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Notice

Experimental Removal of Barred Owls To Benefit Threatened Northern Spotted Owls; Final Environmental Impact Statement

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Information about this document as published in the Federal Register.

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AGENCY:

Fish and Wildlife Service, Interior.

ACTION:

Notice of availability.

SUMMARY:

We, the U.S. Fish and Wildlife Service, announce the availability of the final environmental impact statement (Final EIS) for experimental removal of barred owls to benefit threatened northern spotted owls. The barred owl, a species recently established in western North America, is displacing the northern spotted owl and threatening its viability. The Final EIS analyzes a no-action alternative and eight action alternatives to experimentally determine if removing barred owls will benefit northern spotted owl populations and to test the feasibility and efficiency of barred owl removal as a management tool. The action alternatives vary by the number and location of study areas, the type of experimental design, duration of study, and method of barred owl removal.

ADDRESSES:

The Final EIS is available at:

  • U.S. Fish and Wildlife Service, Oregon Fish and Wildlife Office, 2600 SE 98th Ave., Suite 100, Portland, OR 97266; telephone 503-231-6179.
  • Internet: http://www.fws.gov/​oregonfwo.
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FOR FURTHER INFORMATION CONTACT:

Paul Henson, State Supervisor, Oregon Fish and Wildlife Office, at 503-231-6179. If you use a telecommunications device for the deaf, please call the Federal Information Relay Service at 800-877-8339.

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SUPPLEMENTARY INFORMATION:

We, the U.S. Fish and Wildlife Service (Service), announce the availability of the Final EIS for experimental removal of barred owls to benefit threatened northern spotted owls. We are publishing this notice in compliance with the National Environmental Policy Act of 1969, as amended (42 U.S.C. 4321 et seq.; NEPA) and its implementing regulations at 40 CFR 1506.6. The Final EIS evaluates the impacts of eight action alternatives and a no-action alternative related to: (1) Federal involvement in barred owl removal experiments, and (2) the possible issuance of one or more scientific collecting permits under the Migratory Bird Treaty Act (16 U.S.C. 703-712; MBTA) for lethal and nonlethal take of barred owls.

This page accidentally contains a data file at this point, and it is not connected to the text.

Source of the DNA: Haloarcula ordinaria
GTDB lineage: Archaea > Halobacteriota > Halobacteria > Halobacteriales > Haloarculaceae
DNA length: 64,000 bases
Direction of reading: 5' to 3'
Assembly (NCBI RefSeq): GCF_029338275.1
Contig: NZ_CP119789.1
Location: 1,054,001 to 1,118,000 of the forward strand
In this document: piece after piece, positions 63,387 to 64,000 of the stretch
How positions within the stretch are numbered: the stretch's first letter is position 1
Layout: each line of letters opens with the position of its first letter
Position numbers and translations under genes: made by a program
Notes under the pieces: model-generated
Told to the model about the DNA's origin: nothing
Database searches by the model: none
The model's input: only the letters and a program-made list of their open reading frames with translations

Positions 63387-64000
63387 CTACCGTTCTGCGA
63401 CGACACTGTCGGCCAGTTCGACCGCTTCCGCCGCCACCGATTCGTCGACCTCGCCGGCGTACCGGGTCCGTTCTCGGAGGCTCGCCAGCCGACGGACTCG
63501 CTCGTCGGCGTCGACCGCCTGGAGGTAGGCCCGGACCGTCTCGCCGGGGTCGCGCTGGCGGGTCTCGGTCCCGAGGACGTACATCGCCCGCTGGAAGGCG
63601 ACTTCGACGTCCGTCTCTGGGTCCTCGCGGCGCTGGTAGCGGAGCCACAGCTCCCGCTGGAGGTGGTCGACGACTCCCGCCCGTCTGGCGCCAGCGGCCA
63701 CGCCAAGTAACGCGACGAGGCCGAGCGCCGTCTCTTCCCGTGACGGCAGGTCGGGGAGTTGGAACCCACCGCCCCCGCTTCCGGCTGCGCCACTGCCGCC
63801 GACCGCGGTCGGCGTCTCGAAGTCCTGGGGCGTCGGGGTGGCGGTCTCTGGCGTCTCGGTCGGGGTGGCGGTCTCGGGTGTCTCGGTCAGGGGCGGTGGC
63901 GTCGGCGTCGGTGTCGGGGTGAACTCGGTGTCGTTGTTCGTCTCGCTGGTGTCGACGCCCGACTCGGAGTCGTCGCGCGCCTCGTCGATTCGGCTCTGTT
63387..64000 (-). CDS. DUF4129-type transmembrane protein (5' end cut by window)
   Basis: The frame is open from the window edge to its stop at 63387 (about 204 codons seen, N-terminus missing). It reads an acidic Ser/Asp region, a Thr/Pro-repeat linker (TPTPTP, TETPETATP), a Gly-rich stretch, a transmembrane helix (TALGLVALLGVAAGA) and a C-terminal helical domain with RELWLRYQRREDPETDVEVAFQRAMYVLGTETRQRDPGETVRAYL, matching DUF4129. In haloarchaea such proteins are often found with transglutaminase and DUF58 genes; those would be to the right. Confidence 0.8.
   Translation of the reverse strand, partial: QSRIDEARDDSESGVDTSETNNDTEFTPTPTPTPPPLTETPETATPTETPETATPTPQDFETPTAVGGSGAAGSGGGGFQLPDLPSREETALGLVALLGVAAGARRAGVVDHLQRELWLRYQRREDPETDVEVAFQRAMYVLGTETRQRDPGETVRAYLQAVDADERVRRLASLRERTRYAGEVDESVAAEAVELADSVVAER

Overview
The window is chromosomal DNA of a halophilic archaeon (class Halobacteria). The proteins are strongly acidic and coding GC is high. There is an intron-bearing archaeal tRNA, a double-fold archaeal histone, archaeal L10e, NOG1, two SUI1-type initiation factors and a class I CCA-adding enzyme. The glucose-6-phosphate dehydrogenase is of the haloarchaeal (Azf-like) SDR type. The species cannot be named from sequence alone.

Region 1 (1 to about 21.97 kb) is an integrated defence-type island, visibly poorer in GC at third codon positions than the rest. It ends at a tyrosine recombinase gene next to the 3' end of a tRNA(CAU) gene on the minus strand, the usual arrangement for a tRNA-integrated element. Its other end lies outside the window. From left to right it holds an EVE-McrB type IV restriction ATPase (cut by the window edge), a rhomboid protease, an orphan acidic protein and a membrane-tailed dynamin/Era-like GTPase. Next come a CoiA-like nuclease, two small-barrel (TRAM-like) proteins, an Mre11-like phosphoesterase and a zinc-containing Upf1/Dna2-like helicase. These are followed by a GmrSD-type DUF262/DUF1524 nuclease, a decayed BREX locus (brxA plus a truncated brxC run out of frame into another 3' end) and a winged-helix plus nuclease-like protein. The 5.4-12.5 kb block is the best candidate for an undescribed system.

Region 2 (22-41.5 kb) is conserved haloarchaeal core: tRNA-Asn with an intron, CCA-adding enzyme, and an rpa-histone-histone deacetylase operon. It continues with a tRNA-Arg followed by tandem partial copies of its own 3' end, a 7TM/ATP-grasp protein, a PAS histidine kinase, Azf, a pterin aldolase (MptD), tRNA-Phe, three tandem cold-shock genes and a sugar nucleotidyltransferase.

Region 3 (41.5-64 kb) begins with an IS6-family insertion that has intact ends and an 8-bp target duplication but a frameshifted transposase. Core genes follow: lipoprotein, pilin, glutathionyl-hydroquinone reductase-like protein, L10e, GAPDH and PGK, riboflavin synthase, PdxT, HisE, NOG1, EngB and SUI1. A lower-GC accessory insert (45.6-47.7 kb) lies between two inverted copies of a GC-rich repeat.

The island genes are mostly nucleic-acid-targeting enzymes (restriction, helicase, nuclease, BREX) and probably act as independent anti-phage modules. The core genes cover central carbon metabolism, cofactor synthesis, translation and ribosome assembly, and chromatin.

The northern spotted owl (Strix occidentalis caurina) is listed as threatened under the Endangered Species Act (16 U.S.C. 1531 et seq.; Act). Competition from barred owls (Strix varia) is identified as one of the main threats to the northern spotted owl in the 2011 Revised Northern Spotted Owl Recovery Plan (Recovery Plan) (USFWS 2011, p. III-62). To address this threat, the Recovery Plan recommends designing and implementing large-scale controlled experiments to assess the effects of barred owl removal on spotted owl site occupancy, reproduction, and survival (USFWS 2011, p. III-65). The study would be conducted on from one to several study areas in western Washington, western Oregon, and northwestern California. The action alternatives vary by the number and location of study areas, the type of experimental design, duration of the study, and the method of barred owl removal.

Background

The Service listed the northern spotted owl as a threatened species under the Act in 1990, based primarily on habitat loss and degradation (55 FR 26114). As a result, conservation efforts for the northern spotted owl have been largely focused on habitat protection. While our listing rule noted that the long-term impact of barred owls on the spotted owl was of considerable concern, the scope and severity of this threat was largely unknown at that time (55 FR 26114, p. 26190). The Recovery Plan summarized information available since our listing rule and found that competition from barred owls now poses a significant and immediate threat to the northern spotted owl throughout its range (USFWS 2011, pp. B-10 through B-12).